Let me take a selfie - the new way to verify your transactions is here
Mastercard's selfie pay could play a central role in encouraging customers to...
Just a few years ago, the concept of being able to authorize a payment by just touching your mobile phone screen sounded like something from Star Wars. But these days, the use of fingerprints, selfies and voice to verify transactions have become a reality.
While much of this initial growth has been down to the rapid development of Apple Pay, other companies have also been accelerating the development of what are called biometric solutions.
Mastercard is one such company and it is hoping its Identity Check solution will become the technology of choice for banks looking to meet new requirements set out by the European Union. The EU’s Revised Payment Service Directive is the very same legislation that also saw a ban on all charges for paying by credit or debit card.
Mastercard suggests that as many as 1 in 4 online sales may soon require authentication. The company's ‘selfie pay’ could play a central role in encouraging consumers to embrace two-factor authentication for online payments.
As well as selfies, MasterCard’s Identity Check app supports fingerprint biometrics, offering users a choice of either as a means of authentication at the point of purchase.
The major idea behind this would be to speed up ecommerce by liberating the need for shoppers to remember yet another password. The app even requires the user to blink to confirm it’s really their face in shot.
Mark Barnett, president of Mastercard UK and Ireland, said: "Biometric technologies perfectly meet the public's expectation for state-of-the-art security when making a payment.
"This will be of great benefit to everyone: consumers, retailers and banks. It will make the purchase much smoother, and instead of having to remember passwords to authenticate, shoppers will have the chance to use a fingerprint or a picture of themselves."
It's unclear exactly when the biometric authentication will be introduced by each bank, but Mastercard says it must be in place by April 2019.
Visa are also working on their own solution - working with partners such as Google and Samsung, who incorporate biometrics as part of their authentication. Visa also recently launched the first commercial pilots of a biometric card for contactless payments.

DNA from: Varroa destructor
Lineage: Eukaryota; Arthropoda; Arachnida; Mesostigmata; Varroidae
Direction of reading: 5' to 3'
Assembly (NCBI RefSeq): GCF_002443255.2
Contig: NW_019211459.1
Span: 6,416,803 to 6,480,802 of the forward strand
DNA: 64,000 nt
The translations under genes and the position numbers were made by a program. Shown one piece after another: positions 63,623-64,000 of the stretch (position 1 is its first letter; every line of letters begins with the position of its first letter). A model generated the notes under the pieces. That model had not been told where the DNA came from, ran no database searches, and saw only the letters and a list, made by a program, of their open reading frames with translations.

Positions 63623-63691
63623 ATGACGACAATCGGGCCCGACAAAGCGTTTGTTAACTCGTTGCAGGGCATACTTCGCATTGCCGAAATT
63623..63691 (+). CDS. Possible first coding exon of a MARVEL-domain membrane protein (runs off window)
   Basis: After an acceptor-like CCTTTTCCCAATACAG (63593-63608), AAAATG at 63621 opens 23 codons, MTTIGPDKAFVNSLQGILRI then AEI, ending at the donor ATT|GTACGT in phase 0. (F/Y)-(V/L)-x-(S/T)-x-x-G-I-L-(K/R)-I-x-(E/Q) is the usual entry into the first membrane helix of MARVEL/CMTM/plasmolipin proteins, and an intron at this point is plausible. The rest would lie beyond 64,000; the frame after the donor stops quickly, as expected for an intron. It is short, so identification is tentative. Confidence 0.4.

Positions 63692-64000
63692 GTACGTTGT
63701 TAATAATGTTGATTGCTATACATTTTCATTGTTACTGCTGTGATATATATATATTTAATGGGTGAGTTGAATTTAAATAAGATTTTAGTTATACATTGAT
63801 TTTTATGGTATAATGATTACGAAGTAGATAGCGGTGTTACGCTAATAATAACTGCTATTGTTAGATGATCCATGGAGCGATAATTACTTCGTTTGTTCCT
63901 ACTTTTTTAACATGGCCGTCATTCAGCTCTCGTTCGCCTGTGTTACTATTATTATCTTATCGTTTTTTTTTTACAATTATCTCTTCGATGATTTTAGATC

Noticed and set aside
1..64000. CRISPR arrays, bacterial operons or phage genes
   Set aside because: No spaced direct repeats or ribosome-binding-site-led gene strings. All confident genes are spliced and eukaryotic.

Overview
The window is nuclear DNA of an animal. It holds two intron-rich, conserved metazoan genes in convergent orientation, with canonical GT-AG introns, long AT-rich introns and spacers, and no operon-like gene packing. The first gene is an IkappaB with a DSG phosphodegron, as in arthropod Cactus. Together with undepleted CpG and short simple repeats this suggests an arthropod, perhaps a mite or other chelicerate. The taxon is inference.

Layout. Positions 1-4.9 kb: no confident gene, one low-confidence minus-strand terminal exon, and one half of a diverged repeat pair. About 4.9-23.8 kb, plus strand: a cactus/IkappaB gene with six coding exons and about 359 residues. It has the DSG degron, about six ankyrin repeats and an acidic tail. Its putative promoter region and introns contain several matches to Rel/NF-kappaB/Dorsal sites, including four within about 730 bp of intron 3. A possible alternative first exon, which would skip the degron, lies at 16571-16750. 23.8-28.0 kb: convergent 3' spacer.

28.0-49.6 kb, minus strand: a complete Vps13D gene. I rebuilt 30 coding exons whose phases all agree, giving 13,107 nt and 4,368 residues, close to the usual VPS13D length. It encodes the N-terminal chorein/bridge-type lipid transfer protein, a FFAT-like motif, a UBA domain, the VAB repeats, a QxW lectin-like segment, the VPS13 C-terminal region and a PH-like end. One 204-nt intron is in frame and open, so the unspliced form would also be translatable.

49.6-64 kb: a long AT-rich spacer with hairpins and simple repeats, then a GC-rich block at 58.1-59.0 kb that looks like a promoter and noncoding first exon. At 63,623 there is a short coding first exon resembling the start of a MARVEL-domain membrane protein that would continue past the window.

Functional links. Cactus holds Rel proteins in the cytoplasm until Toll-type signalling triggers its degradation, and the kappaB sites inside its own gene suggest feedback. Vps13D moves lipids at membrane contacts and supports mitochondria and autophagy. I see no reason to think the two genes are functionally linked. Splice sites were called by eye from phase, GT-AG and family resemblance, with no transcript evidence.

The new EU rules regarding this aim to ensure that consumers will be better protected when they buy online or use online banking.
They have been written into UK law and it is believed that this will come into force around September 2019.
Fundamentally, it will mean online and over-the-phone payments will have to be verified in at least two of the following three ways:
- By something that only the customer knows (eg, a PIN or password).
- By something that only a customer possesses (eg, a card).
- By something unique to a customer (eg, a fingerprint).
Although some banks already apply this process on a voluntary basis, for example, by making you use a card reader and entering a PIN when you use online banking, it is not currently compulsory, but the law will make it so.
According to Juniper Research, around 60% of smartphone models are expected to ship with such sensors this year, voice recognition software and advanced cameras that capture high-quality selfies for facial comparison and identity verification.
According to figures from WorldPay, the number of in-store contactless transactions made via mobile devices totalled 126 million last year, with the amount spent topping £975 million. Contactless payment is clearly here to stay.